Samson’s comment illustrates the dilemma facing many fans who will be on hand Monday night. On the one hand, the fans want to constantly boo and show how angry they are with owner Jeffrey Loria, Samson and the rest of the failed Marlins front office.

On the other hand, the players on the field are giving everything they have. It’s just the players on the field are either past their prime, haven’t gotten close to their prime, or never had a prime to begin with in baseball.

“They’re not angry with the players,” he said. “We didn’t lose them, we can’t gain them back from one thing. We’ve just got to play good.”

Last year, the Marlins drew more than 2.2 million fans to Marlins Park for an average of 27,400 per game. This year, the Marlins are hoping to draw 1 million fans to the ballpark that Miami and Miami-Dade County taxpayers built.

If the Marlins draw 1 million fans, it would be the lowest attendance in Major League Baseball by nearly 500,000 fans using last year’s numbers. The attendance goal would translate to roughly 12,346 fans per game, or roughly one-third of the stadium would be full on most nights.

The Marlins occupy an odd spot in South Florida sports where fair weather doesn’t always just refer to the conditions on the beach.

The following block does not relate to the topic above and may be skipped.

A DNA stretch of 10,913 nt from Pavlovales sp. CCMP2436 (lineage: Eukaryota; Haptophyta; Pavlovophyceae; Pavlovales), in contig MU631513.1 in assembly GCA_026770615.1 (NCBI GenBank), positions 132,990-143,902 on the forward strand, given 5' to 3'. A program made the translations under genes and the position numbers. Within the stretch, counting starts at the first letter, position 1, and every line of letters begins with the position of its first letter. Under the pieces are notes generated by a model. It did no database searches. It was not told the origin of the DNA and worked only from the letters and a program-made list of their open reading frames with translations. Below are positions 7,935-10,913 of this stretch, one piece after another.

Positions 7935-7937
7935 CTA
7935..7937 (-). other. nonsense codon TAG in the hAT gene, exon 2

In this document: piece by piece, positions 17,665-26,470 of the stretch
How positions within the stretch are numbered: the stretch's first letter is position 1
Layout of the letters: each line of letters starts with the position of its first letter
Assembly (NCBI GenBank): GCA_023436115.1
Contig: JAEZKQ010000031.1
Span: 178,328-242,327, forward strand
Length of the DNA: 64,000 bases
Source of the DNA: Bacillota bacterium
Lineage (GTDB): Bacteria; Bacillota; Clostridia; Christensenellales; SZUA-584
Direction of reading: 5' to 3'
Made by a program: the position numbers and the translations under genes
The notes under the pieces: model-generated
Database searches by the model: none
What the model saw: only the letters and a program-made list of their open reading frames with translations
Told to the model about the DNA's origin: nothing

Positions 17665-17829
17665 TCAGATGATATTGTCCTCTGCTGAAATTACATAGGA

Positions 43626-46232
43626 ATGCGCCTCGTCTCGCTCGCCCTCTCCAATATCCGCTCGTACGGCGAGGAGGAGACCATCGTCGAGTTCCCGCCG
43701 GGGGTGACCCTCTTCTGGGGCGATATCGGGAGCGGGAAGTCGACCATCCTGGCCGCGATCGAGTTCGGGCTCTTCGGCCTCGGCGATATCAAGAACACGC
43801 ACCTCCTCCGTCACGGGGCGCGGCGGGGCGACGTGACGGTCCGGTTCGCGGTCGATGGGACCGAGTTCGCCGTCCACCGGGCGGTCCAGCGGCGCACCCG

The Miami Heat went all-in and put together the Big Three even with having to pay extra luxury taxes as a result of the high salaries. The Miami Dolphins have gone on a free agent spending spree and have plenty of draft picks to continue improving a team with a fan base dying for a winner.

Even the Florida Panthers have several young players the franchise is building around and has a general manager in Dale Tallon with a proven record of building Stanley Cup Championship teams.

Yet the Marlins have become the afterthought in Miami. Multiple seasons of last place finishes and salary dumps or refusal to pay enough to keep the team’s best free agents in the past have made fans distrusting of the organization.

Miami sports fans are impatient enough to begin with, but not winning on a consistent basis, or at least not trying to win, is a quick way to have empty seats at South Florida stadiums.

If Marlins fans are willing to wait a couple of years, there may be some good talent to work with in the Marlins’ organization. The Fish got a good look at the team’s future ace pitcher Jose Fernandez on Friday when he struck out eight batters against the New York Mets in his major league debut Sunday.

The Marlins have high hopes for catcher Rob Brantly to take over long-term behind the plate. The Marlins also have Jake Marisnick and Marcell Ozuna they want to take over in the outfield alongside of slugger Giancarlo Stanton.

The Fish also have Fernandez and other pitchers they are hoping will develop into quality starters in the next two season.

But while the future may be bright, the present looks murky for a franchise struggling to ever establish itself in the Miami market. Another rough season is on deck for the Marlins and while the team will lose games, the biggest loser is once again going to be South Florida fans hoping one day they will again see a winner playing on the diamond for the Marlins franchise.